Written for Casting Networks News by Terry Berland @berlandcasting.

Commercial creative teams took only about three days after the stay-at-home order to adjust commercials to reflect the current situation by changing the voiceovers of existing spots. After about ten days, new spots started appearing on the air conceived and shot by the very creative, innovative commercial creative teams.

Submit a Good Self-tape Audition
Of course all auditions are self-taped. If there is dialogue, have a solid background with good lighting. A simple setup will do, using a halo light, a tripod, and a smartphone.

How to Be Sure Your Submission Is Considered
Labeling Instructions: Follow the instructions from the casting director very carefully. Instructions could be as specific as instructing you to use a dash/hyphen or an underscore. Consider yourself to now be a part of our organizational team. With the staggering amount of details, there will be no time for casting to correct and redo. Framing: Follow the direction regarding the slate and the framing. Many auditions now are inclusive of your home environment. Most actors are concerned with how neat the home should be. Keep it neat but looking livable. You will usually be given some scenario as to what the shot should resemble. These shots usually means there will be some moving around. This will mean you have to rehearse a couple of times to know what your phone camera on the tripod is capturing.
Transfer Method: Instructions will also be specific as to what transfer method to use for delivery. To bring you firsthand information, I sat down and spoke to actor couple Danni and Jeff Gadigan, who just finished shooting a commercial.

The Callback
Danni and Jeff had to log in to a Zoom meeting, where someone from production connected with them and instructed them to a waiting room. There you are figuratively “on deck” for about ten minutes. They were instructed to use a phone or laptop for the callback. Having been given general information about the scene, Jeff decided to use a laptop because he had more latitude to change the range of the shot. Danni and Jeff, along with their one-year-old baby, were directed to do certain actions in a scene. Their dog happened to jump in, and all four got booked.

The Prep for the Shoot Day
Great organization on the production company’s end was key. First, Danni and Jeff were sent a guidebook point-by-point explaining what would take place. There was then a general Zoom call including everyone who was cast from different households. This call was a time for everyone to see each other, learn about the idea of the story, get more comfortable, and go over the guidebook. Then the following day started meetings for about one hour each with the different departments, combing through details.

Clothing was laid out and photos were taken to send to the Wardrobe Department.

There was a Location Scout meeting call to look over locations. Lighting is considered and how the space fits into the story of the spot. In addition, a Production Designer called to guide them with the setup of the decor. These designers have a keen eye to make sure no labels identify products to avoid copyright branding issues.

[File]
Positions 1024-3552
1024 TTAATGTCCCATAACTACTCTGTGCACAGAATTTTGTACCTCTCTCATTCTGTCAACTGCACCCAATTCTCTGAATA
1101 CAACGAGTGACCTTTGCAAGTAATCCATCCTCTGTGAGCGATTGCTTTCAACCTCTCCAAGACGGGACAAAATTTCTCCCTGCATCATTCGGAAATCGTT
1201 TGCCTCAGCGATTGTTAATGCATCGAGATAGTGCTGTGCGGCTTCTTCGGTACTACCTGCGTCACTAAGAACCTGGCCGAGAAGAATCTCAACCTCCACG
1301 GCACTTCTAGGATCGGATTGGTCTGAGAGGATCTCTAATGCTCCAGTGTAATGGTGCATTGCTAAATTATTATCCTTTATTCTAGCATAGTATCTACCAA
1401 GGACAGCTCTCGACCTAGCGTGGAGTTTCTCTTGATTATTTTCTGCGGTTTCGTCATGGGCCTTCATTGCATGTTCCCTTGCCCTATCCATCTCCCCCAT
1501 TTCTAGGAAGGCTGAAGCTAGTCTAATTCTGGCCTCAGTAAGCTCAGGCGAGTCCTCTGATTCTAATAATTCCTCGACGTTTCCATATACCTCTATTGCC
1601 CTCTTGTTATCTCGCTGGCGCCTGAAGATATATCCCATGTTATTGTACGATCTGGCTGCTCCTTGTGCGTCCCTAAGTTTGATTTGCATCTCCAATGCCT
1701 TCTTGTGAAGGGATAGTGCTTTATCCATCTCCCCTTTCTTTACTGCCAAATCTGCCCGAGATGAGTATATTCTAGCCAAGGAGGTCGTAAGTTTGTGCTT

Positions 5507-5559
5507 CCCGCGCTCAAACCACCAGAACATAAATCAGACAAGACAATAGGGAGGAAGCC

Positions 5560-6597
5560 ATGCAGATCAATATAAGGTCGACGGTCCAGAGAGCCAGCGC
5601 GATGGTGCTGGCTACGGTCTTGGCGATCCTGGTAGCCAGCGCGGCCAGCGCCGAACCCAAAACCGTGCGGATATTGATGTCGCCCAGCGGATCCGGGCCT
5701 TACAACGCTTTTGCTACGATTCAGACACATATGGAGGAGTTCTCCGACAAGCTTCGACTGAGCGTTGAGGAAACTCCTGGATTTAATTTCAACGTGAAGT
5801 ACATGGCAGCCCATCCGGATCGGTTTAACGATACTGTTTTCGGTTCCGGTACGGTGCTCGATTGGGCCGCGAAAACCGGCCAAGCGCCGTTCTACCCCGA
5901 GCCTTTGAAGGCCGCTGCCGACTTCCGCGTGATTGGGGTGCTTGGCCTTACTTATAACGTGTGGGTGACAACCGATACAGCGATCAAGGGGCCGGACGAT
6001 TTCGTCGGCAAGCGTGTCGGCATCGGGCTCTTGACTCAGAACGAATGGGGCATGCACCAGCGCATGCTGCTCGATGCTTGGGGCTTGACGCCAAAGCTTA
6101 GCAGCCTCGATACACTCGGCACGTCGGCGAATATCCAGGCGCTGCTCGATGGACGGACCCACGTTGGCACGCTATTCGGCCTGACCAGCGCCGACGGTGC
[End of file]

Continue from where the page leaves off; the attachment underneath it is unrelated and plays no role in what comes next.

Equipment Delivery
A courier delivered a box with all the camera equipment that was needed to shoot. In Danni and Jeff’s case, it was two iPhones. Some shoots have camera kits delivered. Next, there is a scheduled Zoom call with a tech person to go over everything in the box and how to set it up.

There is a rehearsal with the director which includes performance, blocking, and selecting the frames of the shots. Jeff had to tape off where the tripod was to go and where they would be moving around. Everyone took screenshots for their own records.

The Shoot Day
Each family had their own time slot. Production called an hour early to again go over all the shots. The phones had apps downloaded by production that fit their tech needs. The final shoot for Danni and Jeff took about two hours. A continual chain of communication was going on behind the scenes between production and clients seeing everything in real time. The client had typical feedback regarding what they wanted included in the shot and then changing the shot several times. Of course, in the current situation, the actor had to make all the changes. Danni and Jeff had their baby involved which meant they were juggling the baby, their action, and camera action simultaneously.

After the Shoot
After the shoot, someone in production walked each family through uploading and sending the video. Shoot done! The next day the equipment was picked up. I asked Danni and Jeff what they missed about a traditional shoot, and in good humor, Jeff answered, “craft service!” He said as an actor, being involved with the production and shooting process was actually a very good, valuable, insightful experience.

If you want to sharpen up on your commercial acting technique, follow this link to Terry Berland’s Commercial Acting workshop.